Mayor Bill de Blasio is actively campaigning for the White House, but his standing in the polls is taking a hit.
A new Quinnipiac University poll released Tuesday afternoon shows de Blasio with less than 1 percent of Democratic voter support, the first national poll released since he launched his campaign last week.
The mayor actually was doing better in the polls before he became a candidate.
De Blasio did score high when Democrats were asked if they'd be unhappy with any of the candidates as the nominee. The mayor came in third, behind former Vice President Joe Biden and Vermont Sen. Bernie Sanders.
But he is by far the most unpopular candidate in the race. Among all voters — Democrats and Republicans — only 8 percent said they had a favorable opinion of de Blasio. 45 percent of voters said they had an unfavorable opinion of him.
Among Democratic voters only, de Blasio's favorability was 14 percent, with 35 percent saying they had an unfavorable opinion of him. 52 percent said they hadn't heard enough about him.
When asked about the poll, a campaign spokeswoman pointed to the mayor's remarks about polling in general:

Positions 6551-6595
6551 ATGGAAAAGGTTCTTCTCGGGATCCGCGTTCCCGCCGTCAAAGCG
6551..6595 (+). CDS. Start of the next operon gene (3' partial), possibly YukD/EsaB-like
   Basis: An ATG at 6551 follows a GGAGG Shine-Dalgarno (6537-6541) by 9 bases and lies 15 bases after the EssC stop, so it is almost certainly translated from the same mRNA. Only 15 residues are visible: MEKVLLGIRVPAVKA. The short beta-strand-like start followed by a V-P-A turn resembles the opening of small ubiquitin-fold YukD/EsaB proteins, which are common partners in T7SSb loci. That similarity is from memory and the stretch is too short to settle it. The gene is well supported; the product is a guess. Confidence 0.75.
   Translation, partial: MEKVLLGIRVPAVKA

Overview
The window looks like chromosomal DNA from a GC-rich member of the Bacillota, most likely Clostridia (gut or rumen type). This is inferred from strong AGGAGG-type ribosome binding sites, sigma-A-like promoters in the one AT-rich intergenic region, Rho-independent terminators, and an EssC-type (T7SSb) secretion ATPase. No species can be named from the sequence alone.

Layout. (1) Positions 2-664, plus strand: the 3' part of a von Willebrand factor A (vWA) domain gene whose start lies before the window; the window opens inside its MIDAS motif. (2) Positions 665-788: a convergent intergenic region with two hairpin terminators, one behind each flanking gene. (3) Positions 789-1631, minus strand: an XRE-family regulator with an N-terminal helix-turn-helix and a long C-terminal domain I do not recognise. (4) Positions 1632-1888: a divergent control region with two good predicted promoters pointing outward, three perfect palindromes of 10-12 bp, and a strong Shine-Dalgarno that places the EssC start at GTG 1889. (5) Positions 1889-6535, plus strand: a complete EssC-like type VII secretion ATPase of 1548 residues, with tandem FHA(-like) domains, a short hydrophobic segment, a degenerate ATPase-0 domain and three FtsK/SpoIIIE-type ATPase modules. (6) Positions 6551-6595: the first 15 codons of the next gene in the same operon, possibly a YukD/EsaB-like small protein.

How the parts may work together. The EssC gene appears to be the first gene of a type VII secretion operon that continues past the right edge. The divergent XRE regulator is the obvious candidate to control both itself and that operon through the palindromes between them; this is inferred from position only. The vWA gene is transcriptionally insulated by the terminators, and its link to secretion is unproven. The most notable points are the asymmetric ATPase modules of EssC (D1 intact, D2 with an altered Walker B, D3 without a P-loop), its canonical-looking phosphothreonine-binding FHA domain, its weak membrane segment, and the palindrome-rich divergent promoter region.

"I never worry about where I begin; it's where you end," de Blasio said while campaigning Sunday in Charleston, South Carolina.
The mayor did not refer to the poll or his presidential campaign at a rally opposing new restrictions on abortion access that several states have recently passed.
De Blasio's poor showing in the poll is a blow, especially considering the timing. It was conducted from May 16 through the 20th, during the first five days of his presidential campaign, at a time when his campaign launch was in the headlines.
During his interview on "Inside City Hall" on Monday night, de Blasio said he had already met one of the debate requirements by polling at 1 percent in three other national polls. But he may also need to reach certain fundraising targets to take the debate stage next month.
New York Sen. Kirsten Gillibrand also did not register in the poll.
Biden tops the latest poll at 35 percent.
The next closest candidates are Sanders at 16 percent and Massachusetts Sen. Elizabeth Warren at 13.
The poll of 1,078 voters nationwide had a margin of error of +/- 3.7 percentage points. The survey includes Democratic leaners with a margin of error of +/- 5.6 percentage points.
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